The confrontations have sometimes been painful for both sides as Black Lives Matter activists felt that they had to shout to be heard, even by the left, and some Sanders supporters went on the defensive while others felt that their candidate should move more quickly to recognize his problem in dealing with the new civil rights movement and deal with it. Some, apparently including Sanders, would like to shutdown the Black Lives Matter interruptions of his rallies, as indicated by the Sanders’ campaign’s development of a new chant to drown out protestors. Hillary Clinton’s security guards kept Black Lives Matter activists from interrupting one her rallies, though afterwards she shrewdly attempted to charm a group of the Black activists in a private meeting. These attempts to stop or to attenuate the debate will surely fail. The debate will continue until not only the candidates and their parties but most American people recognize our society’s racist character—which is to say the debate will go on until we sweep this social system away.

This debate is limited by the fact that it is taking place around Sanders’ primary campaign in the Democratic Party, a party that represents the American corporations and the capitalist system, a party that can never resolve the issues of economic inequality, racism, militarism and imperialism. We have to say that to Sanders too, demanding that he break his promise to support the Democratic Party nominee, most likely Hillary Clinton, if and when he loses in the primary. We will only ultimately make progress when we fight free of the Democratic Party. Still, this debate presents, the movements for social justice and the American people at large a wonderful opportunity to think through the program needed by our society and particularly by its working people, women, African Americans and Latinos, and other people who suffer discrimination.

Interestingly, while Sanders is a Democratic candidate, this debate is not taking place principally within the Democratic Party (though it is having some impact there) but rather among leftists, among social movement activists, among rank-and-file union members, and in the American public at large. The other Democratic Party candidates will be forced to take up both the economic and racial issues—though we should have no hope that they will actually do much about them, certainly not while there is no mass movement pressuring them. Our job should be to take this discussion into our workplaces, social meeting places, schools and colleges, and places of worship. We want all Americans involved in this debate.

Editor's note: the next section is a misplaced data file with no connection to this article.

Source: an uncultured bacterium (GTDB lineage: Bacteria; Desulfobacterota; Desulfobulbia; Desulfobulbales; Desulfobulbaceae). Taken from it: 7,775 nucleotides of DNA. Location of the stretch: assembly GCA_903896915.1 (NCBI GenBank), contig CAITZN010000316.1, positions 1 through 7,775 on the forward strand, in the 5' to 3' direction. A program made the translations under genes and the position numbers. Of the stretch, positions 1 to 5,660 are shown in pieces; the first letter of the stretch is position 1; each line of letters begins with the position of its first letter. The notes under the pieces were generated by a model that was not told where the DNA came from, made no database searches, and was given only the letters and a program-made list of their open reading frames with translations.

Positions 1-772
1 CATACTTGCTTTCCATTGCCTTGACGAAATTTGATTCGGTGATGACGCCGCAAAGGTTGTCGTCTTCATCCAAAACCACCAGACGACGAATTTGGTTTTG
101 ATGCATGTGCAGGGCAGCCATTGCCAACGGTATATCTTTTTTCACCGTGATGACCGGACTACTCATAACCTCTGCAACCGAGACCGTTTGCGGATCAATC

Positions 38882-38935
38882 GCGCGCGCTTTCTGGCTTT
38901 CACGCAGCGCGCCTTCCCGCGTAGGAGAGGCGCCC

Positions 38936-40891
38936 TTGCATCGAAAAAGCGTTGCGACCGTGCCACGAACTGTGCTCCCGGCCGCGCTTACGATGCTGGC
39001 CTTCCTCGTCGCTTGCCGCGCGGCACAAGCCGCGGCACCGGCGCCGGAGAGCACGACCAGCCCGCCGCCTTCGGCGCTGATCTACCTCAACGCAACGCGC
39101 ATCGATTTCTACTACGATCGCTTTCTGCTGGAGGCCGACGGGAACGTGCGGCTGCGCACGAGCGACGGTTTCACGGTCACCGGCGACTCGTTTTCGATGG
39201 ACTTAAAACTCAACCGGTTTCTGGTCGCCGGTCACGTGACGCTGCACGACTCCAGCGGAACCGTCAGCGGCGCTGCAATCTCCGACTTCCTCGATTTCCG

Division or the Struggle for Unity

Arun Gupta has argued that the Sanders campaign is leading to divisions in the movement, and drawing people toward the elite and away from the movement. Gupta apparently sees only division and no possibility of reconciliation and eventual unity between those who have emphasized economic programs and those who have prioritized the fight against racism. Yet, we could be witnessing the beginnings of a synthesis of these different points of view and of the movements they have historically represented—labor and the Black and Latino movements principally.

Once has, of course, to be realistic about this. The debate between Sanders and Black Lives Matter will not be able in several months to overcome hundreds of years of both institutional racism and widespread racist attitudes and behavior. Overcoming the long, exploitive and violent history of racism in America will require a powerful social movement, new social policies, and radical, fundamental change in American society. The Sanders campaign in the corporate-dominated Democratic Party is not the ideal interlocutor in this debate. And the young Black Lives Matter movement has yet to cohere into a national organization with its own recognized leadership and program that might put forward a more systematic analysis and program. Nevertheless, both sides have put forward clear enough positions and the debate as we have it represents a tremendous step up in American politics.

We should be contributing to the debate to push it forward. As many of the left have suggested, this is still not sufficient. Sanders need to take a position against U.S. militarism and imperialism and to break with support of Israel. Most important, we should approach this debate positively. We may be at the beginning of building a new movement that combines the fight for greater economic equality with the demand for racial justice, perhaps a movement for socialism.

About Author
DAN LA BOTZ is a Brooklyn-based teacher, writer and activist. He is a co-editor of New Politics.